Saturday, December 31, 2011

{Ottawa Doula} Reflecting on One Year

One year ago, I attended my first birth as a doula. I remember excitedly packing my bag, rushing over to my client's house, and then finding my "groove" as a support person. I remember trying to please the midwives and nurses, and trying to stay awake, despite my client's insistence that I get some rest (first lesson learned: when there is time for sleep, take it!!)

In 2011 I served over 20 clients, from all different walks of life. Some births, I have felt extremely confident, knowing I have made a positive difference. At other births, I have felt a sense of failure, both real and imagined. Not surprisingly, the failures hurt the most, and remain forefront in my mind.

There are many lessons I've learned, and some I have written about here.

What I have been reflecting the most on this past week are the struggles I have with the business side of doula work. The fact that I must have an attractive website; an interactive Facebook Page; and a number of followers on Twitter. I must be constantly "on the ball," answering emails within 24 hours, and looking/feeling my best at interviews. Despite all the stipulations in the contract I hand out to potential clients, I have, on occasion, found myself failing to meet my obligations and/or clients failing to meet their obligations. We are all human, and having something written down doesn't just "make it so."

Doula clients pay me money to serve them, and for all the benefits of paid service, it sometimes puts me in an awkward position. If my family could afford it, doula work would probably become a hobby of mine - something I might do without fees for friends, and friends of friends.

So for fellow doulas and other small business owners out there, here are some tips and tidbits I've learned along the way:

1) Surround yourself with like-minded people. Join business groups, network with fellow doulas, and find someone to mentor you. You would be surprised at how much you'll learn from others.

2) Don't get catty - small cities (like Ottawa) and niche-businesses are notorious breeding grounds for gossip and naysayers. Who cares what other people do or don't do? As long as you know your own values and try to abide by them, then the actions of others are not your concern (that said, we doulas do become concerned when someone is not representing us in the best way at our local hospitals! It kind of gives us a bad reputation)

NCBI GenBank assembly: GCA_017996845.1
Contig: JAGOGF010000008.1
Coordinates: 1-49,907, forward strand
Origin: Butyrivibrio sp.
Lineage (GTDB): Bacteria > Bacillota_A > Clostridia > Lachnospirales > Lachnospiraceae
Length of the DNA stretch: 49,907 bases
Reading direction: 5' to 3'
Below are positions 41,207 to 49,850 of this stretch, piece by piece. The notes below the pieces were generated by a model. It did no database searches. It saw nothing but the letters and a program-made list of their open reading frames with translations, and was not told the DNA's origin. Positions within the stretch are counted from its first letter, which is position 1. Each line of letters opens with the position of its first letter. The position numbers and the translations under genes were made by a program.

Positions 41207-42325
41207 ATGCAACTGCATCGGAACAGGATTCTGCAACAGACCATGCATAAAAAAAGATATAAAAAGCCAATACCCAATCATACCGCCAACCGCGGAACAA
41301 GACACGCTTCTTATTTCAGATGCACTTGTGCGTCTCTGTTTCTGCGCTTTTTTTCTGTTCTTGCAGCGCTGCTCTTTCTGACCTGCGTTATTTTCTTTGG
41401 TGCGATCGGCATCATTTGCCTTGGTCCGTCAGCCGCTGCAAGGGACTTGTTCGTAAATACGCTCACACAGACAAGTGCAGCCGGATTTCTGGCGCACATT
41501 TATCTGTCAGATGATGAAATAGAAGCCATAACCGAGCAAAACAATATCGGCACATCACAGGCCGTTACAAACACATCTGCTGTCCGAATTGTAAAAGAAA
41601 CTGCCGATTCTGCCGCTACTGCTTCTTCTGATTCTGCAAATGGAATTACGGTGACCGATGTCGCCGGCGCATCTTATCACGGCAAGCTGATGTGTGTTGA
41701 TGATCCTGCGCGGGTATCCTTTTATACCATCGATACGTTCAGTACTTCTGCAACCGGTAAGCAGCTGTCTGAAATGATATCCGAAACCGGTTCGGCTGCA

3) The business side DOES matter. Yes, as doulas we must be emotionally supportive, creative and active listeners. But that doesn't mean we can afford to ignore the important things - answering emails on time, following up as much as possible, and being extremely clear about our limits. Transparency is best! This is my area of weakness, and one of my goals is to improve in 2012.

4) Record, record, record. It's so easy to just mosey-on along without properly documenting invoices, amounts paid/owed, and receipts. You will pay for it when tax time rolls around!

5) Have a social media plan. My friend, Lara Wellman, has some great services for folks hoping to enter the world of social media. Decide how much time you want to spend on social media, and then stick to it. Maybe you can only manage one half-hour per day - if you sit down and plan your posts/tweets for a whole month in advance, you will most likely meet you goal!

6) Try, try again. You will make mistakes - guaranteed. There will be guilt and tears. The important thing to do is pick yourself back up, and learn from the mistake. In our business, communication is key. It is miscommunication that usually leads to problems, so focus on being as clear as a bell. And practice makes perfect, of course!

To all my fellow small business owners, have a happy and fruitful 2012!

1 comment:

  1. Starting a new business is a lot of work. Sounds like you've had some wonderful moments, and learned a lot. I'm so glad I've gotten to know you this year! :)


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